Upon its debut at the Tribeca Film Festival, the film garnered strong press support:

David Fear, Rolling Stone — “EDM heavy-hitter Steve Aoki gets the docu-profile treatment – how they didn’t end up calling this ‘Let Them Eat Cake’ is a mystery to us – as filmmaker Justin Krook follows the DJ around on tour and gets him to open up about his workaholic lifestyle … Expect personal confessionals, raucous parties, some choice performance clips and yes, frosting-covered baked goods. Which will probably be flung.”

Paul Cantor, Billboard — “Over the past decade, Steve Aoki has become one of the most in-demand entertainers in the world — he’s equally renowned as a DJ, owner of Dim Mak Records and for his own unique brand of rave-ready EDM hits. His exploits have brought him fame and untold riches, if not always respect and closure. Those themes are largely explored in ‘I’ll Sleep When I’m Dead,’ a biographical documentary which tracks Aoki’s unlikely rise, and also shows why in some ways it’s been a bittersweet journey.”

Ilana Kaplan, PAPER — “For years, Steve Aoki has been known as one of the EDM world’s most hard-working and controversial figures. From his crazy stage antics to his admission of not being a DJ, Aoki knows how to get the public’s attention. Aoki’s latest project however, focuses less on his position as a DJ and more on his family history and why he’s so diligent about working. As you can gather from the title, ‘I’ll Sleep When I’m Dead,’ it’s not necessarily an uplifting film, but an important one.”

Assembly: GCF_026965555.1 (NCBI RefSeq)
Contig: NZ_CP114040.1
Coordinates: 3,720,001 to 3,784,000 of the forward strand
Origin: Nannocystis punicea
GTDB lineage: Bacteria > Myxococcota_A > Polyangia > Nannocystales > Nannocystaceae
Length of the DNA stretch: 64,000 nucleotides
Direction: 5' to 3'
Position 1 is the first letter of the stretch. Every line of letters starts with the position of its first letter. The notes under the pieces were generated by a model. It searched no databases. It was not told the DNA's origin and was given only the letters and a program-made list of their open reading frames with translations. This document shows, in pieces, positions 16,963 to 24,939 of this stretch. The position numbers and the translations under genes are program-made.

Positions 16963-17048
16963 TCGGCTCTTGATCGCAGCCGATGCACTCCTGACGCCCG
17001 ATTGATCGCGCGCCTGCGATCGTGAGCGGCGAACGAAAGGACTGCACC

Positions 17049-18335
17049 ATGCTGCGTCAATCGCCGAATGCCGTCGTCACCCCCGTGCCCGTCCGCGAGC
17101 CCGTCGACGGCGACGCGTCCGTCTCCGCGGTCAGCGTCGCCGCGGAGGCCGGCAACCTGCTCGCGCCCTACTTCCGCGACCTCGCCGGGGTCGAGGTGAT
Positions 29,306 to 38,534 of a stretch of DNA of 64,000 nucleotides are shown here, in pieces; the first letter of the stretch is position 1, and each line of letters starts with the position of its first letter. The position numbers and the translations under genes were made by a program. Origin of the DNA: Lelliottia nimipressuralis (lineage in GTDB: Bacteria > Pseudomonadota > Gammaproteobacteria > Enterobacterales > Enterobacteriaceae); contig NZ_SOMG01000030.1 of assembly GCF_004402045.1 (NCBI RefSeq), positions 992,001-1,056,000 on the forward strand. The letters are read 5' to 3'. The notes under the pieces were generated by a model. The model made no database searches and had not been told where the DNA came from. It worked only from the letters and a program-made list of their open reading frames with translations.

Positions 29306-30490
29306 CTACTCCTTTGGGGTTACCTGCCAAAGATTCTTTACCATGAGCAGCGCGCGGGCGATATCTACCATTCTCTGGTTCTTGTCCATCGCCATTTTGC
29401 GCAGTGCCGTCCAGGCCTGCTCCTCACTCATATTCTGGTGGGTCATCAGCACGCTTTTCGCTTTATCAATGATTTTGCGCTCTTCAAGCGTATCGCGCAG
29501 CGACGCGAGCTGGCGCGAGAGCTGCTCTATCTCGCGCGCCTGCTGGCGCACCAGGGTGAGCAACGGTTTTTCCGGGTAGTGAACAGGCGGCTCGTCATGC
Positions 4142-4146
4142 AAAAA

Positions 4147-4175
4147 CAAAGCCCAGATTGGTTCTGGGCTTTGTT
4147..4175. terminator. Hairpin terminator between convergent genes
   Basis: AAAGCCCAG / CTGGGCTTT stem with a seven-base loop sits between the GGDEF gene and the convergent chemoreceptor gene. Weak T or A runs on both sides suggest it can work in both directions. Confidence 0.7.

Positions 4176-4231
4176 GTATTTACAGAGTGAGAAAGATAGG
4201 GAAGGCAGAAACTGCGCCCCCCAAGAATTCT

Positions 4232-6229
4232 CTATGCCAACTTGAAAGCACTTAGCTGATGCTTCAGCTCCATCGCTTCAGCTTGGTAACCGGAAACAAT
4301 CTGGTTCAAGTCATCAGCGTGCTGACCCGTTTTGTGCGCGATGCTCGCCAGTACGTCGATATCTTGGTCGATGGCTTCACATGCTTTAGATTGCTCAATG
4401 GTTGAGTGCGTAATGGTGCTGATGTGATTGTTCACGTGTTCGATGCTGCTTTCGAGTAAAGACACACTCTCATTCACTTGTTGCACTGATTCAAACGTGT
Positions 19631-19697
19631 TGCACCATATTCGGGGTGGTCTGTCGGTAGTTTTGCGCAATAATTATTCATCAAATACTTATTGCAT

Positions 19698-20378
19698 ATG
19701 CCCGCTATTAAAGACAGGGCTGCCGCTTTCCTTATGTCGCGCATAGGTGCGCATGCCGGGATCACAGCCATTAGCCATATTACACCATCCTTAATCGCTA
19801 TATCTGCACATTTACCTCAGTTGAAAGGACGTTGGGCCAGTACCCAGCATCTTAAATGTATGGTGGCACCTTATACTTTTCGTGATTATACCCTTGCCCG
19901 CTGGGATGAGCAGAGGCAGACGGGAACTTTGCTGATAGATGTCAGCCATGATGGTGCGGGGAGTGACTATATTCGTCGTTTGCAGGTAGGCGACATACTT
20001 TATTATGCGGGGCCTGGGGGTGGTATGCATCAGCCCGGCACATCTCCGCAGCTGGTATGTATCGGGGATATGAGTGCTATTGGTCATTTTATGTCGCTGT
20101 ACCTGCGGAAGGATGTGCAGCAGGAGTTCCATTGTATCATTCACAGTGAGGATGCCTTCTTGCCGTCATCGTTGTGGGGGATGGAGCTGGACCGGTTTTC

Sean Egan, Thump — “(T)he film makes quick business of establishing Aoki — whose most famous depictions are literally one-dimensional — as a surprisingly multi-faceted subject. Steve spent his childhood as an outcast of sorts on the West Coast, the son of the late, absentee restaurant magnate, Rocky Aoki, founder of Japanese restaurant chain-cum-fire-hazard Benihana. This is fairly common knowledge, but the film reveals that Rocky was rarely around, and provided no financial aid to his son’s musical endeavors — which began when Steve established Dim Mak Records in 1996 out of his tiny apartment, releasing early records by Bloc Party and post-hardcore thrashers Blood Brothers before becoming a foundational part of the EDM quasi-movement. Steve then parlayed that success into ascending the ranks of the electronic music world as a DJ.

“The film juxtaposes this younger wide-eyed version of Steve with the present day’s —where he’s one of the most financially successful electronic artists in the world, traveling extensively, playing upwards of 300 shows a year, and regularly headlining huge festivals like Tomorrowland.”